If an employee is new to a job or is returning after time away ease them back into fulltime work over the course of 5 days. Starting at halftime or 50% effort and increasing to fulltime work load by 10% each day can greatly reduce the employee’s susceptibility to heat stress.
The information contained in this report was obtained from sources, which to the best of the writer’s knowledge, are authentic and reliable.
Arthur J. Gallagher Risk Management Services, Inc. makes no guarantee of results, and assumes no liability in connection with either the information herein contained, or the safety suggestions herein made. over, it cannot be assumed that every acceptable safety procedure is contained herein, or that abnormal or unusual circumstances not warrant or require further or additional procedures.
By Bryan Carnaggio
Story Updated: May 1, 2015 at 9:02 PM CDT
BOLIVAR, Tenn. — The Bolivar Fire Department has created a unique fire training exercise. It's called the Bolivar Air Management Facility, which is essentially a maze built inside a trailer.
The purpose for it is to mimic obstacles firefighters could face inside a burning home.
"Every day when they go out to a job they don't know if they are going to make it home," James Futrell said.
That's why training can mean the difference between life and death. Bolivar Fire Department firefighters created a one-of-a-kind maze built on a trailer to simulate a burning building.
Firefighters say it could one day save their life.
"This is the SCBA trailer. It's a survival trailer," Tommy Breeden said. "Once you go in there, you will eventually have to find your way out."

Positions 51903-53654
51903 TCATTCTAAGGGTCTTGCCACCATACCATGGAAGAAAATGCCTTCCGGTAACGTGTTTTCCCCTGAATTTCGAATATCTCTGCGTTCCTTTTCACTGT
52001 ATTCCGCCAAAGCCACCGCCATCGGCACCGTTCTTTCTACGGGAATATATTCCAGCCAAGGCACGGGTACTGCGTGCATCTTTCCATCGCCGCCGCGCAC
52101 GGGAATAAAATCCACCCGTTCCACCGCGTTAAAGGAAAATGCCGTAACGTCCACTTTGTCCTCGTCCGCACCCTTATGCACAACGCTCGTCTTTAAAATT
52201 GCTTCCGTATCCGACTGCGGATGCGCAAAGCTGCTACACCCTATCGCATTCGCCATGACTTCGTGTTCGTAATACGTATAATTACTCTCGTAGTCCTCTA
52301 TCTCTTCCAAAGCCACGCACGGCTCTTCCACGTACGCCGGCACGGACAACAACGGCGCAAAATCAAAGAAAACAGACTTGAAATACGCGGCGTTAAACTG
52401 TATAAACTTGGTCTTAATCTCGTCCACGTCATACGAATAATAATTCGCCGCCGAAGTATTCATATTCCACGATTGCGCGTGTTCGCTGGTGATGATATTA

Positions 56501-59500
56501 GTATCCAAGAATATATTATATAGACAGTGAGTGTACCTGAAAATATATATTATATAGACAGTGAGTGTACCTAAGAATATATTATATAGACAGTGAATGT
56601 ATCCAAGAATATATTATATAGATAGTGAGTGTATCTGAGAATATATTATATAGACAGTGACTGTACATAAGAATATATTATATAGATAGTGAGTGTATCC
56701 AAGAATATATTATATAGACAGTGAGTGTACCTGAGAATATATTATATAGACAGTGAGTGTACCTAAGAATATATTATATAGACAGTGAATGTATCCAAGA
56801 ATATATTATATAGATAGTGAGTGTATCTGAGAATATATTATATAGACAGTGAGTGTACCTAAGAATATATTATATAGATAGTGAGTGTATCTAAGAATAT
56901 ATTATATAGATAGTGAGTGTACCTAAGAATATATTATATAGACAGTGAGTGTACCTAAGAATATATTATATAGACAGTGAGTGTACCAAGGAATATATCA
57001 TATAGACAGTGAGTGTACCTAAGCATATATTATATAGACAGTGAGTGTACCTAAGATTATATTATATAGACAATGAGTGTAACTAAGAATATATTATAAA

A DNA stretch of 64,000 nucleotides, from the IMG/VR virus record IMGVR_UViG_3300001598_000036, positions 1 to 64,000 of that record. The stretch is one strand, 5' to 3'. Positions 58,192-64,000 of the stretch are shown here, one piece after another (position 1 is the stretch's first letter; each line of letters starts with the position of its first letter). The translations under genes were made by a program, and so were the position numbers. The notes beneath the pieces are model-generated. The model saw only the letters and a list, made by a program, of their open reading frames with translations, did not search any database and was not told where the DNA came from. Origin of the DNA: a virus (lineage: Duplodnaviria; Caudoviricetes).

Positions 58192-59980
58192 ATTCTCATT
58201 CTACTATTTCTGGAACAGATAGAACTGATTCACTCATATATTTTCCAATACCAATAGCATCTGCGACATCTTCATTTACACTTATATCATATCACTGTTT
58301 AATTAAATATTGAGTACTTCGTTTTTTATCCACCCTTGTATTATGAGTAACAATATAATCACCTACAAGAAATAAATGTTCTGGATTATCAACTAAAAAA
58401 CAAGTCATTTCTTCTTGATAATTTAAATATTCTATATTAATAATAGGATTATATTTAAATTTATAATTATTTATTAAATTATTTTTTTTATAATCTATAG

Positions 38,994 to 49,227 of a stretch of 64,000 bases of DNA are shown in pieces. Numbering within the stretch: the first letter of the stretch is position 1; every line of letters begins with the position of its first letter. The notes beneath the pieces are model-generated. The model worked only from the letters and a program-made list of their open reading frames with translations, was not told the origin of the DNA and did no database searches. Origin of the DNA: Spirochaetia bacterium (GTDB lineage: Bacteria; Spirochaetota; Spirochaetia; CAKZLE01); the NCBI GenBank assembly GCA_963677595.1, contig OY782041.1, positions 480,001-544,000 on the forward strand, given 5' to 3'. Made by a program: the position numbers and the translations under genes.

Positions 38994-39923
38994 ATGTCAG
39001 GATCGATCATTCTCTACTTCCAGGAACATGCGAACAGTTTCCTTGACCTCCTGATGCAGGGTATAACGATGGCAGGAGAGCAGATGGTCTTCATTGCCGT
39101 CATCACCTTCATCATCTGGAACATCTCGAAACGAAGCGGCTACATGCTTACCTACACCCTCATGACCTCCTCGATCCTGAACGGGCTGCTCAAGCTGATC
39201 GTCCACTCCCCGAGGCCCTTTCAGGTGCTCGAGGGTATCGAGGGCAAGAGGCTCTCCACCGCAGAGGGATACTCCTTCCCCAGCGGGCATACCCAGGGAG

SCBA stands for self-contained breathing apparatus. It's the gear firefighters wear to breathe in thick smoke.
The trailer is designed to teach the men and women who run into burning homes how to maximize their breathing.
The maze was funded by the city and donations from residents such as Brian Smith.
"These guys put their lives on the line for us, so we do anything we can to help them," Smith said.
The maze is made up of three levels: a tunnel, a tight rope jungle and even a trap door.
"We are helping them with real-life scenarios," Smith said. "When they go into a burning building, they are going to have to go in and shut the electric off and be mindful of the electric in there."
The Bolivar Fire Department says they would like to thank the city council, the firefighters who built the trailer, Roger Henson for donating the trailer, Henderson Heating and Air for donating a unit and Brian Smith Electric.
The department says they hope to continue to build on the trailer and turn the area into a complex for other fire departments to come train.
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By WBBJ 7 Eyewitness News Staff
Story Updated: May 1, 2015 at 9:03 PM CDT
JACKSON, Tenn. — Jackson firemen are working to make fire safety a priority for Hub City residents.
Leaders for the Jackson Fire Department, residents and city leaders gathered Friday morning to dedicate a new program starting this summer that helps students learn fire safety.
The mobile home will be transformed into a new training site for seniors and second graders. Once the unit is complete, it will be used as a simulator for teaching people how to escape home fires.
"Thinking calmly, remaining calm, you get out of a situation much easier than panicking," said Rico Bryson with the Jackson Fire Department. "We're trying to give the tools and the training that they need so they can remain calm and get out of the house safely."
Jackson Police Unveil New Support Center
By Dan Lampariello
Story Updated: May 1, 2015 at 11:04 PM CDT
DOWNTOWN JACKSON, Tenn. — Cameras watching over some of Jackson's most high crime areas are now being monitored by officers 24-7 from one location.
It is new technology the department says they hope will reduce crime.
Eight 80” monitors light up an old conference room at the Jackson Police Department, now home to the station's new operations support center.
It gives a birds-eye view of the city's high crime areas.
"We're looking for large crowds gathering, any kind of activity that may indicate a fight or anything associated with drug activity," Interim Jackson Police Chief Julian Wiser said.